From Freeman Roofing with some of the $50 Prezzy cards are from back left; Gary Walton, Dallas Spence and Tony Broughton. From front left is Anita Weeks, Tracey Barron and Michala Keene. Photo: Sara Hollyman.

Pressie cards to help those affected by fires

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A Nelson roofing company has given a boost to both individuals and businesses affected by the Tasman fires by posting out $2500 worth of Visa Prezzy cards to the community.

Freeman Roofing knew they wanted to do something to help as soon as they saw how well the community came together in the region’s time of need, but sales marketing and operations manager Dallas Spence says it took some time to decide exactly what that would be.

“With all the fires out in Wakefield there seemed to be a lot of assistance, it was awesome to see the community rally around, so we thought it might be better to wait till we can see an actual opportunity that might be really important and fit really nicely.”

Early last week Dallas placed a post on a local Facebook page asking members to nominate a friend or family member who had been affected by the fires.

Using these nominations, the company posted out fifty $50 Visa ‘Prezzy’ cards hoping it would be a “nice little gesture” to those on the receiving end, while giving a boost to local businesses.

Dallas says the inspiration came to them from an article about how Wakefield businesses had been struggling in the wake of the fires.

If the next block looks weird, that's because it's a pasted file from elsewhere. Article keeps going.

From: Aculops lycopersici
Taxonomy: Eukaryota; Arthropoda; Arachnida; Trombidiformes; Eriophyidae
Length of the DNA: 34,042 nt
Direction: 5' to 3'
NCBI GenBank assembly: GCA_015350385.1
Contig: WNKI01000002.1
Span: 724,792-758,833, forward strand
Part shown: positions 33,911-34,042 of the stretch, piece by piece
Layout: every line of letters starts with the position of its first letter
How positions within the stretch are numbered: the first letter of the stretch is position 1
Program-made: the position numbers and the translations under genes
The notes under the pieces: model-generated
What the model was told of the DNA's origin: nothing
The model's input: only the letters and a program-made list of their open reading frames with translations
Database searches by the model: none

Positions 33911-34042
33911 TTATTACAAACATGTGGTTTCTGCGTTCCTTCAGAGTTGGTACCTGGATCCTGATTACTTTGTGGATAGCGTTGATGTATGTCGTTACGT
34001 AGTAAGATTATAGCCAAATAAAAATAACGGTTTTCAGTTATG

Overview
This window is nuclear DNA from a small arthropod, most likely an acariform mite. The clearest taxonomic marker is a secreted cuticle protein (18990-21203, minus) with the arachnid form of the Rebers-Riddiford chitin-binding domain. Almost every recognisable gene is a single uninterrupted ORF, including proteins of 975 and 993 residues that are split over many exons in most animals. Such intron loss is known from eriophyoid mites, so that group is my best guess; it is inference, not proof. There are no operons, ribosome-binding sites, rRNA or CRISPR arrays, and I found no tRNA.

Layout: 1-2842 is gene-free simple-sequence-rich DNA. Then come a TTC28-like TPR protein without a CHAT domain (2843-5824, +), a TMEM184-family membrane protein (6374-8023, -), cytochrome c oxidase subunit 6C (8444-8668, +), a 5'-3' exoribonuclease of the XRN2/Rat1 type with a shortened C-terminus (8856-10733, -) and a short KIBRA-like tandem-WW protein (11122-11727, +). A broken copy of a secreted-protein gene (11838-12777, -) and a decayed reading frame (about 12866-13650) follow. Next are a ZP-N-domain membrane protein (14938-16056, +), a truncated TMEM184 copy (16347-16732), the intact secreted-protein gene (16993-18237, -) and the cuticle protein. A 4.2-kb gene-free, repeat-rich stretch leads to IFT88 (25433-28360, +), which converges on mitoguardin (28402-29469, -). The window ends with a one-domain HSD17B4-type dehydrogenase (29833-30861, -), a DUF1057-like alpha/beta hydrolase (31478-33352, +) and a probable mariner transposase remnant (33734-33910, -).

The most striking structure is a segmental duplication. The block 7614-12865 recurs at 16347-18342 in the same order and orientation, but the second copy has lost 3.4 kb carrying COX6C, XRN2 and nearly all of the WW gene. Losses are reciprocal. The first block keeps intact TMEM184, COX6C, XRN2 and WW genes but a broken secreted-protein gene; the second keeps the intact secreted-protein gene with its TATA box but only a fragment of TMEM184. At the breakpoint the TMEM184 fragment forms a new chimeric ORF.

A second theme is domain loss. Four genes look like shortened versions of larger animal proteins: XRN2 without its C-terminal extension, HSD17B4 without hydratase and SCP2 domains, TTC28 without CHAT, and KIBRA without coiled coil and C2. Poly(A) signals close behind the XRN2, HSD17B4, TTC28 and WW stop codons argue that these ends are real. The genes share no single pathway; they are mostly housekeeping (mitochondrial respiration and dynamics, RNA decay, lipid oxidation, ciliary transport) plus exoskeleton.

“We thought, let’s do something where we can inject a bit of positive goodwill by creating a means for people to acknowledge friends and family in a public forum.”

Each Prezzy card was accompanied by a letter from Freeman Group’s CEO Andy Stevens which encouraged the giftees to spend their card at a local business that had been similarly impacted by the fires.

“I hope you find something nice for yourself and/or a deserved other,” the letter read.

Dallas says to be able to do something a month down the track is about reminding people how everyone came together as a community and that people are still hurting.

“Often in a crisis or horrible situation, someone passing away etc, everyone seems to get a lot of assistance at the time, but it’s a month later when someone shows up with some flowers or a card or gives you a phone call that really makes a big difference.

“Business owners have been impacted with their incomes and that’s their livelihood, everyone’s gone back to their lives, or trying to piece together their lives and that’s when you need to step in again.”

Dallas says the unintended result of putting the post on a public Facebook page is that he has heard so many amazing stories of what people have gone through.

“All I asked for was a friend or family member who had been impacted and their postal address, but what I’ve ended up getting is nominated stories about the impact on families and maybe their animals, or how they’ve been evacuated a couple of times.

“Actually, just reading these people’s stories and what they’ve had to endure over the past month and a half is quite humbling.”